Before she owned her own travel agency, Donna Zeigfinger had been the subject of articles in the Washington Post and the Vegetarian Times, thanks to her work with vegetarian and vegan travelers. Zeigfinger said she was astonished at the response she received -- up to 30 calls a day initially -- and at how long readers kept the clips. She said she received first-time calls from readers as much as five years after publication.
The stories were printed in 1994, when Zeigfinger was a counselor at All Ways Travel in Bethesda, Md.
She is a vegetarian and, she said, her vegetarian friends "wanted to support me" once she became an agent in the 1980s. The result was a subset of clientele facing the same issue she faced: determining where to eat while traveling. Zeigfinger did the research -- "this was before the Internet era" -- for her clients; besides, she needed to do the same thing for herself.
In another made-to-order match, Zeigfinger handled business travel needs for a number of animal rights organizations, including the Animal Welfare Institute, the Humane Society of the U.S., People for the Ethical Treatment of Animals and United Poultry Concerns. She was also the official agent for the March for Animals in Washington in 1990 and 1995, she said.
Due to these connections, she handled personal travel for the business travelers and for some of the animal rights groups' members, but it was the vegetarian niche that grew to the point that Zeigfinger could strike out on her own.
In 1997, she launched a home-based business called Green Earth Travel to make the link with vegetarianism and ecotourism.
A former volunteer at an animal shelter, she also wanted to establish a focus on travel for animal lovers, but that was slower to fall into place. Zeigfinger said she was hatching plans for a group tour to England built around the history of animal rights, but the attacks on 9/11 ended those plans.
In 2006, she traveled with friends and neighbors on a personal camping and hiking trip to the Grand Canyon, with Canyon Rim Adventures as the operator. The guide told Zeigfinger about Best Friends Animal Sanctuary in Kanab, Utah, which offers a voluntourism option of caring for animals while vacationing on the grounds.
That connection resulted in Zeigfinger's first custom package tours, which debuted last year. Her tours include time volunteering at the sanctuary and either a camping itinerary or time relaxing at a spa, depending on which departure the client selects.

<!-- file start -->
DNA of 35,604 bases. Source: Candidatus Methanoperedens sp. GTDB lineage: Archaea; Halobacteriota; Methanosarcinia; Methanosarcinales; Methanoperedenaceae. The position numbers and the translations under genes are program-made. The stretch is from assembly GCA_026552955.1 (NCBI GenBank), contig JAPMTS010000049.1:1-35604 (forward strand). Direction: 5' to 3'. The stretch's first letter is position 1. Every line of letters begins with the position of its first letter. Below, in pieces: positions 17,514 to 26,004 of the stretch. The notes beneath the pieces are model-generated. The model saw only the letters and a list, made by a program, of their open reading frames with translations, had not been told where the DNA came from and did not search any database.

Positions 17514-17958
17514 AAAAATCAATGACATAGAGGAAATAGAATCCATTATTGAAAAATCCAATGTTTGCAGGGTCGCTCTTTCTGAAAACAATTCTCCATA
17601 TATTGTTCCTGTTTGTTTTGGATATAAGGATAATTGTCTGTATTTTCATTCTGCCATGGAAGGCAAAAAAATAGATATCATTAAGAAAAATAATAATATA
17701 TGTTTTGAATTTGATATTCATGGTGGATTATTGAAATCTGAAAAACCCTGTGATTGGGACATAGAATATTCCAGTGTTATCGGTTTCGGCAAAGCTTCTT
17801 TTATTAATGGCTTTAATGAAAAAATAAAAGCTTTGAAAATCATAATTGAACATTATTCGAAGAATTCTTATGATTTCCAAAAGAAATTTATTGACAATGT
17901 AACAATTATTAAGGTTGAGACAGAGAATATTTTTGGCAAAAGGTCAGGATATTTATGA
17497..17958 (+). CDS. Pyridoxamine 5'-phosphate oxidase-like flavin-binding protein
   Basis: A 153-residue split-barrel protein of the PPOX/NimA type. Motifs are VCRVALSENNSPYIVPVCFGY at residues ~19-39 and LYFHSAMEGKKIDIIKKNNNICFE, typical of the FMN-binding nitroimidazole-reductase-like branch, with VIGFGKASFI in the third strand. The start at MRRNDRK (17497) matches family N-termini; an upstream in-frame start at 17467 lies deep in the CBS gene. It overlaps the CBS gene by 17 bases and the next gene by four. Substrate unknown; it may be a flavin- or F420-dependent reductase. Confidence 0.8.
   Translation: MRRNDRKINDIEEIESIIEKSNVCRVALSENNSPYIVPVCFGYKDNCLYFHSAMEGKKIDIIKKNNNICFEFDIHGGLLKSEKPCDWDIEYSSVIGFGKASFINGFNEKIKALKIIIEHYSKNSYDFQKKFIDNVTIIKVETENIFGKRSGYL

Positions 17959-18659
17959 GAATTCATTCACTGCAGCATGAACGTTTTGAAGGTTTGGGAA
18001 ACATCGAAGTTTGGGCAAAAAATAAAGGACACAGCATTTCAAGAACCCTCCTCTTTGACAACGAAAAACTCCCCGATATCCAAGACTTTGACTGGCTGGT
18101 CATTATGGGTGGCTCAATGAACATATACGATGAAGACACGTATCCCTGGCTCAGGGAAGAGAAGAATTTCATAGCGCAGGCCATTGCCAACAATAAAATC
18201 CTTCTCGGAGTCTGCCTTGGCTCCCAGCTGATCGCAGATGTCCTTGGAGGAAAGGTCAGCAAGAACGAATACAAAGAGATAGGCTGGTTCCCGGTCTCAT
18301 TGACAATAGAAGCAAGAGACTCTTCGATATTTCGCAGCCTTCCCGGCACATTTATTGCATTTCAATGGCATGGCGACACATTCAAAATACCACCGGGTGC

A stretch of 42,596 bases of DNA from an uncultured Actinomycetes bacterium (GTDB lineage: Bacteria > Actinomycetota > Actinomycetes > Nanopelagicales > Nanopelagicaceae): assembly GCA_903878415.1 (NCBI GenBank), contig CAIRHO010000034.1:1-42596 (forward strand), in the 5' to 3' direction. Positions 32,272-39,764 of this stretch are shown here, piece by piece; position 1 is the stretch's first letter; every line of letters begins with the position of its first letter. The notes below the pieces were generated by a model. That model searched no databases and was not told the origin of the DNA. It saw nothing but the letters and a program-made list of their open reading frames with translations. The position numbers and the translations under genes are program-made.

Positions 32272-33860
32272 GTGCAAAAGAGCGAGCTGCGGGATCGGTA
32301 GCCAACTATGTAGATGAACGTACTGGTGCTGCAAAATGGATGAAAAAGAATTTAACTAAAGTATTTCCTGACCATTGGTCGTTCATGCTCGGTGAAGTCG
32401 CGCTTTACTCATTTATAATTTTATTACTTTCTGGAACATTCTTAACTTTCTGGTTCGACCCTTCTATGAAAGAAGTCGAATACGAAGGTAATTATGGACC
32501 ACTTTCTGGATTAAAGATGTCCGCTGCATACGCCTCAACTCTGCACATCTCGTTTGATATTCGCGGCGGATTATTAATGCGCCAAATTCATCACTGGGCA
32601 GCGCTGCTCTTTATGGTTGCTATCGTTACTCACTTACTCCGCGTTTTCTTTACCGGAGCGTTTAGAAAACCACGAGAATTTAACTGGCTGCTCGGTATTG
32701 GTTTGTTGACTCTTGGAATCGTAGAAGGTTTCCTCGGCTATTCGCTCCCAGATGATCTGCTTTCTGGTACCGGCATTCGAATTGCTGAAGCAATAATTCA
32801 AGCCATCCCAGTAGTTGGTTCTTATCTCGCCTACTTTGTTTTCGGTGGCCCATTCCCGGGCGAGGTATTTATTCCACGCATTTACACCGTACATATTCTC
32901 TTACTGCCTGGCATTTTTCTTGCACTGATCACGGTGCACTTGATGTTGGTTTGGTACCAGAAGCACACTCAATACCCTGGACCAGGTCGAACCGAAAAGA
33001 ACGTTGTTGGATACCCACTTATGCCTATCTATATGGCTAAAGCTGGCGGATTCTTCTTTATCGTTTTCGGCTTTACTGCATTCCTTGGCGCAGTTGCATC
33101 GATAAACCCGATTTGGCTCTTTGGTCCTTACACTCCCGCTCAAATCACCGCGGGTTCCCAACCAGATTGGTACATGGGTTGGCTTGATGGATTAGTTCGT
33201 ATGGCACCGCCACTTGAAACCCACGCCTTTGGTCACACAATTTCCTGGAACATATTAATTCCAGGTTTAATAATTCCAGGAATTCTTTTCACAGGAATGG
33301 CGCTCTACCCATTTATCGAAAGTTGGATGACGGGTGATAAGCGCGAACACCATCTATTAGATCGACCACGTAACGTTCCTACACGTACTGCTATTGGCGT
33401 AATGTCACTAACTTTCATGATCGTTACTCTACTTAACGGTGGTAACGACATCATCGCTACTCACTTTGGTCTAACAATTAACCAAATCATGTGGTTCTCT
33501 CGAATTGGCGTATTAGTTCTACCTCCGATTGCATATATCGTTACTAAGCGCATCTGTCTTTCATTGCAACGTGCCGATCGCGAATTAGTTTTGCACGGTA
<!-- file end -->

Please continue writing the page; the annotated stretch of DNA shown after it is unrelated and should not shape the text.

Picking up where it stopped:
Today, Zeigfinger said, her vegetarian clientele account for about half of her $350,000 to $400,000 annual volume, and animal lovers account for about 15%; she particularly wants that slice of the business to grow.
She said her clients are mostly U.S. residents. Their demographics "run the gamut" in terms of age and budget.
To reach her existing database and new prospects, her marketing runs the gamut, too, from traditional media -- particularly print versions of special-interest publications for vegetarians -- to email and the Web. She also gets attention for the animal rights itinerary -- called Love Animals, Love Yourself -- with press releases to likely outlets.
Green Earth Travel has three websites, one devoted to Ireland (she is an Emerald Isle specialist).
The other two, www.greenearthtravel.com and www.vegetariantravel.com, are similar and will soon be consolidated into one site. The agency does not offer online booking but aims to provide an appropriate resource for clients, she added.
The Love Animals itinerary is posted at her sites, along with other operators' tours that are "vegetarian-friendly." The sites also list B&Bs that cater to vegetarians, and they provide links to sites where clients can buy relevant goods such as vegetarian guidebooks and vegan-approved hiking boots.
The agency advertises at www.vegnews.com and at the sites operated by a number of vegetarian societies, Zeigfinger said.
Zeigfinger has continued to suggest vegetarian restaurants, but if a customer asks only for places to eat but doesn't book any travel, she charges fees per city.
As for the animal rights trips, Zeigfinger is planning another itinerary closer to home, bringing her volunteers to an animal sanctuary farm outside of Washington, followed by sightseeing time at a "certified green hotel" in the heart of the nation's capital.
As a result of these trips, she said, the sanctuaries get some income, publicity and the possibility of adoptions. Her first three trips to Best Friends in Utah produced two adoptions, she said. Therefore, her trip descriptions now include a warning: "Sleepovers have been known to result in adoptions."
Care for animals, and some pampering for clients
The following itinerary, called Love Animals, Love Yourself, was created by Donna Zeigfinger, owner and CEO of Green Earth Travel in Cabin John, Md. The next trip is on Oct. 6.
Day 1: Arrival in Las Vegas. Transfer to Best Friends Animal Sanctuary in Utah. Spend the day caring for resident animals. Guests can keep animals overnight. Dinner at the sanctuary.
Day 2: Full day caring for animals, with breakfast, lunch and dinner on site. All trip meals are gourmet, vegetarian choices.
Day 3: Full day caring for animals, with breakfast, lunch and dinner on site.
Day 4: Morning animal care, followed by lunch on site and transfer to Flanigan's Inn/Deep Canyon Adventure Spa in Zion National Park. A guided walk or spiritual group activity is followed by dinner and time to browse the shops and galleries.
Day 5: Optional Pilates classes, followed by breakfast and time for individual spa treatments. Boxed lunches are available to take on hike. There is a guided walk or spiritual activity plus time for individual spa treatments. Dinner is followed by more time for browsing shops and galleries.
Day 6: Yoga classes are offered before breakfast. There is more time for individual spa treatments before guests check out and transfer to the airport.